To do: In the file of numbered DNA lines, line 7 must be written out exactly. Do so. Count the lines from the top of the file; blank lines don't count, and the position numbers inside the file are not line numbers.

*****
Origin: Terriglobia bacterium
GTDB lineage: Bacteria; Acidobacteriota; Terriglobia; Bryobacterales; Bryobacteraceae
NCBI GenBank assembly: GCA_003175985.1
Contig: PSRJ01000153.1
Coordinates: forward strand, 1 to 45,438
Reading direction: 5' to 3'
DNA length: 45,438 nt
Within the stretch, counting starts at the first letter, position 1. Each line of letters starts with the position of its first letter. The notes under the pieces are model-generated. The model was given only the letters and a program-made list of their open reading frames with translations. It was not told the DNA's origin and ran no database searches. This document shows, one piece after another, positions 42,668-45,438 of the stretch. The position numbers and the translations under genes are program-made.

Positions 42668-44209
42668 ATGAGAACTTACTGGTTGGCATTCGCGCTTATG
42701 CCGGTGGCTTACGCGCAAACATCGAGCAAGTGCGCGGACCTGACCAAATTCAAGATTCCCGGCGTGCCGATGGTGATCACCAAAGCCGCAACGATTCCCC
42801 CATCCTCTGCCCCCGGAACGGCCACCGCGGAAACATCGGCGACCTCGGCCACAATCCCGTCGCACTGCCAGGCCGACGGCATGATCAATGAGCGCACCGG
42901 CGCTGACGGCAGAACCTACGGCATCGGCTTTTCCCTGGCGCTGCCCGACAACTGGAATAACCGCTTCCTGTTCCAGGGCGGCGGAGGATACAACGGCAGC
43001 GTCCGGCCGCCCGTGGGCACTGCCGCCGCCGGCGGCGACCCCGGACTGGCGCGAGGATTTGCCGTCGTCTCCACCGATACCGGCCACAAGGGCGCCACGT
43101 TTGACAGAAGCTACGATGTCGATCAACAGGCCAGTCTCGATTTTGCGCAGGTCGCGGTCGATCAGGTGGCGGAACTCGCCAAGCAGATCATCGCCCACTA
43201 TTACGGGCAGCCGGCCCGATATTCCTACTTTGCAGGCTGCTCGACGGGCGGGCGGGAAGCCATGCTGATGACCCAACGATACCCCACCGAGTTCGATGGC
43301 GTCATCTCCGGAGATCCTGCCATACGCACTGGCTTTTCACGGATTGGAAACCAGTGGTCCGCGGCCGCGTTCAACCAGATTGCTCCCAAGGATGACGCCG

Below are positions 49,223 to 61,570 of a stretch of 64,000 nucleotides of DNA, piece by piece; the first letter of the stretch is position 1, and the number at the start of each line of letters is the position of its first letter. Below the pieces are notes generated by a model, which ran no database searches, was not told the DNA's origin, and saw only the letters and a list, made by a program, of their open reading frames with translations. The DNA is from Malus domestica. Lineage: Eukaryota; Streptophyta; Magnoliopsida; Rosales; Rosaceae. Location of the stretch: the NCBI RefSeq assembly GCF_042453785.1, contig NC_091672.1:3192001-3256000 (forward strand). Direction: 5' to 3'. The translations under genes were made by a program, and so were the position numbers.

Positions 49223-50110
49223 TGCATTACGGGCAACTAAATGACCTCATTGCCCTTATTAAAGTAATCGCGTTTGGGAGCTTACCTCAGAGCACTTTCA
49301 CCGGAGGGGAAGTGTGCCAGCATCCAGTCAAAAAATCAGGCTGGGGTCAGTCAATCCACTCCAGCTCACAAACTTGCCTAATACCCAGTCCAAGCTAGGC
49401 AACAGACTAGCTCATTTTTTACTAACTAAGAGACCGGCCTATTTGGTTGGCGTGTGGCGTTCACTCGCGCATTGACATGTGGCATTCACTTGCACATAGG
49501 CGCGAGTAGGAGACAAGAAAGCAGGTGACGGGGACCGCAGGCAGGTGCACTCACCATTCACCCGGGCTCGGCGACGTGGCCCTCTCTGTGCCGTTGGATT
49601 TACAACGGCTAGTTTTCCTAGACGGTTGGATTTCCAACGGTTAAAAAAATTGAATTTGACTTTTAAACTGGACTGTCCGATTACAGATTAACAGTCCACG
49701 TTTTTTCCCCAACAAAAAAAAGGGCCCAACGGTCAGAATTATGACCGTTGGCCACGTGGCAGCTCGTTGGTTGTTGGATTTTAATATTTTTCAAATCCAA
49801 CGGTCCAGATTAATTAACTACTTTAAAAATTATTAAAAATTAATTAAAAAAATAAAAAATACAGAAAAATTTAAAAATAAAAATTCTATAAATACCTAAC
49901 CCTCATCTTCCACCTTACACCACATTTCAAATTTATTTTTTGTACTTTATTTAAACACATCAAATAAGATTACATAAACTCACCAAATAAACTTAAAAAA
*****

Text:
DNA length: 45,438 nt